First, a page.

There has been much talk lately about the recent research conducted at the University of British Columbia and Union College concerning the impact of ‘death anxiety’ on their acceptance of Intelligent Design. As the article on ScienceDaily quotes Prof. Jessica Tracey on the findings of the paper published in PLoS One:
“Our results suggest that when confronted with existential concerns, people respond by searching for a sense of meaning and purpose in life,” saysTracy. “For many, it appears that evolutionary theory doesn’t offer enough of a compelling answer to deal with these big questions.”
As a Christian such a result isn’t surprising, and comports with a result we would expect to see if it were true that humans are spiritual creatures with inherent meaning and purpose, as well as an eternal existence – for such persons considering beliefs to the contrary would cause cognitive dissonance.
Of course, as they find spiritual explanations contrary to their own beliefs the researchers ignore the obvious implications and come up with a possible solution to overcome the dissonance – indoctrination with naturalism:
Tracy says, “These findings suggest that individuals can come to see evolution as a meaningful solution to existential concerns, but may need to be explicitly taught that taking a naturalistic approach to understanding life can be highly meaningful.”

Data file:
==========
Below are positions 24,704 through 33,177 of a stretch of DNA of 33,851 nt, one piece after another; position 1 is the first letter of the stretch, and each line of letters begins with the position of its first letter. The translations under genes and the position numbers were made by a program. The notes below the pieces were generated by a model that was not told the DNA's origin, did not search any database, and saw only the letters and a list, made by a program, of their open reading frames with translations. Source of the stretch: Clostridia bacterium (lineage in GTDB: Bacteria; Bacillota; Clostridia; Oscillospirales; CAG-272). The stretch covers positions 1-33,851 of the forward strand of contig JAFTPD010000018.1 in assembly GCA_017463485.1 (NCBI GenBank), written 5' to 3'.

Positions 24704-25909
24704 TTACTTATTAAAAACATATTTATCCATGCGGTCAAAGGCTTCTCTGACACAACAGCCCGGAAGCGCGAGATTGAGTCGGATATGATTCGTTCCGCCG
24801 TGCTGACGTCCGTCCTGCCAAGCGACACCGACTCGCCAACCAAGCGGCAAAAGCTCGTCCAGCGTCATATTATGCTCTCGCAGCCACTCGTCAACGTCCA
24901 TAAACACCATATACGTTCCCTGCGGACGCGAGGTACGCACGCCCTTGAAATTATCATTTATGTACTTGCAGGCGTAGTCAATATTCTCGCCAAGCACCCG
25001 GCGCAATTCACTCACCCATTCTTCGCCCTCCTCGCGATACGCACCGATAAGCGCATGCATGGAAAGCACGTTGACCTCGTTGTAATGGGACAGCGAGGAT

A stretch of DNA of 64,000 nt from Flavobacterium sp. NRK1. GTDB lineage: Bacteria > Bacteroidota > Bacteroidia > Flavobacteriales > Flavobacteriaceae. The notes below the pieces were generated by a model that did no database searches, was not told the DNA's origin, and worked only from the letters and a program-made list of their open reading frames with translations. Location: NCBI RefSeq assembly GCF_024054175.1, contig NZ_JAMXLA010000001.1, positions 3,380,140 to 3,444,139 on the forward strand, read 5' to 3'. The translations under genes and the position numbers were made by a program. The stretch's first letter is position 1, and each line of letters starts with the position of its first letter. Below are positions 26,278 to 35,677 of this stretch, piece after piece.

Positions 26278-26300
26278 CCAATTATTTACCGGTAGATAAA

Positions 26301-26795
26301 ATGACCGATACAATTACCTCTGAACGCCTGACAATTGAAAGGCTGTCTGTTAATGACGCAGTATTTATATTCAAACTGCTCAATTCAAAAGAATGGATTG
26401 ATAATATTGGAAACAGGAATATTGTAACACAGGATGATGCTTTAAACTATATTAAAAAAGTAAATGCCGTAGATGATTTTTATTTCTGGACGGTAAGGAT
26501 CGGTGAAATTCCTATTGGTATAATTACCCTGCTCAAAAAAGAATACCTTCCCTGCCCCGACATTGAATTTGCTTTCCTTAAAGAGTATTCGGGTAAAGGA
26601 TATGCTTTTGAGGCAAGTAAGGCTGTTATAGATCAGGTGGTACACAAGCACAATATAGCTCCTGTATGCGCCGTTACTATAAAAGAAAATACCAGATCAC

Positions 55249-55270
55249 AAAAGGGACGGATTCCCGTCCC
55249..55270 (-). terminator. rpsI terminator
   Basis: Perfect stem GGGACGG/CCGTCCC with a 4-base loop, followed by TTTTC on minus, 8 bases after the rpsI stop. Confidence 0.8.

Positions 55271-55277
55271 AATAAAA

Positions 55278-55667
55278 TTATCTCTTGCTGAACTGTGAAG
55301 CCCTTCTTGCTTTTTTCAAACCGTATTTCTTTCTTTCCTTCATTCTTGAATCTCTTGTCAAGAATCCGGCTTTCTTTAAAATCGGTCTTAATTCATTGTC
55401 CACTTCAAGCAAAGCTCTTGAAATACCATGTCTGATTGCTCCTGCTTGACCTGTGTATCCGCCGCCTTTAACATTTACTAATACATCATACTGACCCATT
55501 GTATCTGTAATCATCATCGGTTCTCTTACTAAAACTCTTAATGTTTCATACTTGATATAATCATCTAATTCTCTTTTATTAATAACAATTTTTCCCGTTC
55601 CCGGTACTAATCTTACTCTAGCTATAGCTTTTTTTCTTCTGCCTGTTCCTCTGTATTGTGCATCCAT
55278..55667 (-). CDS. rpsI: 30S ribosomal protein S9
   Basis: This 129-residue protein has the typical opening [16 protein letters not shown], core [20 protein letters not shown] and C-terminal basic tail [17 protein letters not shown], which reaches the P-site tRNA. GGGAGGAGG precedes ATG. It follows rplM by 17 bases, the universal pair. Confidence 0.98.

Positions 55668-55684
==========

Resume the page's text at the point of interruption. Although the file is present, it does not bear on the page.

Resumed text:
Here one sees a new strategy emerging. The researchers are essentially saying it is not sufficient to merely present the science – we have to present a metaphysical motivation for belief in the science.
It is a progression I have seen a number of times before – there is a beginning to unbelief which is claimed to be merely the product of scientific rationality and lack of an evidence for the immaterial or divine, then when it is apparent this isn’t sufficient for rational thought they adopt ontological naturalism or materialism – a framework on which he or she can construct metaphysical beliefs. Then ideas about existence and meaning and morality are built on this metaphysical framework. Eventually the ‘unbeliever’ has come full circle and is no less driven by a dogmatic faith than the most fundamentalist religionist.
This is part of the reason we know atheism to be false – there is no such thing as a mere ‘unbeliever’. Humans invariably gravitate toward metaphysical constructs in which they find meaning and purpose. And we know that doing so has nothing to do with mere survival and reproduction – such intentions and compulsions transcend mere physicality. This is why can confidently say that atheism is inherently contradictory and self-defeating. We are all religious creatures, and this fact comports with the idea that a transcendent and immaterial reality exists.
We seek meaning and purpose for a very simple reason; we are here for a reason and we have been endowed with a purpose by the intention of a Creator.